Winning the top lotto prize does not seem to guarantee happiness, at least not for the Thai couple who worked at a Yangmei-based textile factory before winning the jackpot and developing dreams of living happily ever after on their own island in Thailand.
According to a newspaper report Sunday, the Makons (not their real surname), who hit double victory in Taiwan's computerized lottery in February awinning NT$51 million, recently secretly asked their former employers to allow them to return to Taiwan to work because they have been "too distressed to be back home" since last month.
Yin Yen-liang,(尹衍樑) chairman and CEO of Ruentex Corp., confirmed Saturday that the former Thai employees indeed expressed a keen desire to return to Taiwan, a country they described as "a place that allowed them to turn from rags to riches and that now entails less trouble for them," the news report said.
The married Thai couple, who have two children, had worked at one of the Ruentex Corp.'s textile factories as contract laborers for two years before winning the jackpot in the Feb. 8 drawing of the lottery. Their luck didn't stop there as they also won the second prize in the same day's computerized lotto.
They had purchased five NT$50 lottery tickets for the drawing. According to sources at the factory where they worked, when the winning numbers were drawn, the couple was working the night shift. Upon hearing that they had won, they went wild, shouting and hugging the other Thai workers. They also said that they would give the other workers NT$10,000 each. But by dawn of the next day, they had disappeared.
The Makons, both from a poor backwater in Thailand, whose jackpot and second prize winnings after taxes totaled more than 40 million Thai baht, returned to their homeland around mid-February with dreams of living out their lives in happiness, including plans to purchase their own island in Thailand. But their dreams would run into problems.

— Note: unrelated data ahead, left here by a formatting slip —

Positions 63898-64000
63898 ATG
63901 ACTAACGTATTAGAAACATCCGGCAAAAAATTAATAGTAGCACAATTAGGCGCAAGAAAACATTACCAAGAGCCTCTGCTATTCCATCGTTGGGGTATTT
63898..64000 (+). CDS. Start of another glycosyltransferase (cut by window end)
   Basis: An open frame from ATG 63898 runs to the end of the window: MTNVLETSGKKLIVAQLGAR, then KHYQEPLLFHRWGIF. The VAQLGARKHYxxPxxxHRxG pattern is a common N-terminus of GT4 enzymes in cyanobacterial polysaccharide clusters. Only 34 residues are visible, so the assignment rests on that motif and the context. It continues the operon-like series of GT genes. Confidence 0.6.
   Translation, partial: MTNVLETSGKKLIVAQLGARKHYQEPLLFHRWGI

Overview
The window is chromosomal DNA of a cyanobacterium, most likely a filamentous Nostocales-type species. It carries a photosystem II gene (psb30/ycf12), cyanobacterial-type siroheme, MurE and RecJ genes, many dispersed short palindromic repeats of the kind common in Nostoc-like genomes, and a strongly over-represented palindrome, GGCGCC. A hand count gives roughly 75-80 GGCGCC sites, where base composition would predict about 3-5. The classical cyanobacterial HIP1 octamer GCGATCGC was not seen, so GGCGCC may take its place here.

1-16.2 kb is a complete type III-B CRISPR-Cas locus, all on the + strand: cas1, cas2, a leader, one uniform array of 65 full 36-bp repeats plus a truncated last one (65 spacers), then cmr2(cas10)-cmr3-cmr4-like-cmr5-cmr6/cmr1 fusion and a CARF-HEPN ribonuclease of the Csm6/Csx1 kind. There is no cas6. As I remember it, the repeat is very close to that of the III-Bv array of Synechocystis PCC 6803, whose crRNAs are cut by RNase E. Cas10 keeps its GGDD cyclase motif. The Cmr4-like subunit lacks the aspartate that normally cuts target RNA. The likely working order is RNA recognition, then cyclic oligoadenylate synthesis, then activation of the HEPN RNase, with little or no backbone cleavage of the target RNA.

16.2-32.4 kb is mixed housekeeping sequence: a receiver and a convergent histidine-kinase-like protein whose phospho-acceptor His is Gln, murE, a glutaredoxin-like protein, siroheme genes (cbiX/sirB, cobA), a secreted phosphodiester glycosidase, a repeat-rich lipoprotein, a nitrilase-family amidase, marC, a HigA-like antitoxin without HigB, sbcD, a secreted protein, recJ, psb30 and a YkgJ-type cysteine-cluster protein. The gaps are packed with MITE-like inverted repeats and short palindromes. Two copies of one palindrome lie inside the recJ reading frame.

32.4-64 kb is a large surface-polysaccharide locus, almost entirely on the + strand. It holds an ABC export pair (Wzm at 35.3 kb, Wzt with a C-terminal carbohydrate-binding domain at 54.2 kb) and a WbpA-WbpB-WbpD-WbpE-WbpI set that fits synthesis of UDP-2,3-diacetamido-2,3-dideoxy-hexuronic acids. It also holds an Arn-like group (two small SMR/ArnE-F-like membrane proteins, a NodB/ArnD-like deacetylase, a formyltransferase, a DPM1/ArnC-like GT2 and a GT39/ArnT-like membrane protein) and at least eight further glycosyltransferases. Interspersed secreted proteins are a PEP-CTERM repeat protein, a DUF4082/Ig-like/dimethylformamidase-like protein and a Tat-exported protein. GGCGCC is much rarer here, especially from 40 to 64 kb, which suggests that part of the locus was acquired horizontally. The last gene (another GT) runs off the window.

After the great sensation that the Makons caused in Thailand with their lottery wins, the first problem arose with the appearance of Makon's first wife, whom according to Makon, "has an insatiable appetite for money." Nobody in Taiwan knew that he had remarried until news of the lottery wins broke.
Then came the swarming relatives, media and even monks, all of which made the couple afraid of heading back home to Makon's old home where his mother still dwells.
"I never imagined that life could be so troubling," Makon said.
Although they now have more than US$1 million to their name, the Makons want to return to Taiwan to be "plain" workers again, he said.
According to legal officials from the Cabinet-level Council of Labor Affairs (CLA), the chances of the Makons returning to Ruentex to work are not zero if the couple have not yet filed for termination of their work contracts with the company. CLA officials said the couple have not registered for a permanent leave from Taiwan. Their last exit records show that the couple left Taiwan last month to visit relatives on a short-term basis.
CLA officials said that if Ruentex agrees, the Makons can continue to work at the factory for another three years according to the terms of their contracts.
According to newspaper reporters, who also interviewed Ruentex officials, the Thai couple before departing Taiwan suspended their work contracts with the company and paid Ruentex management some NT$20,000 (US$571) in order to terminate their contracts.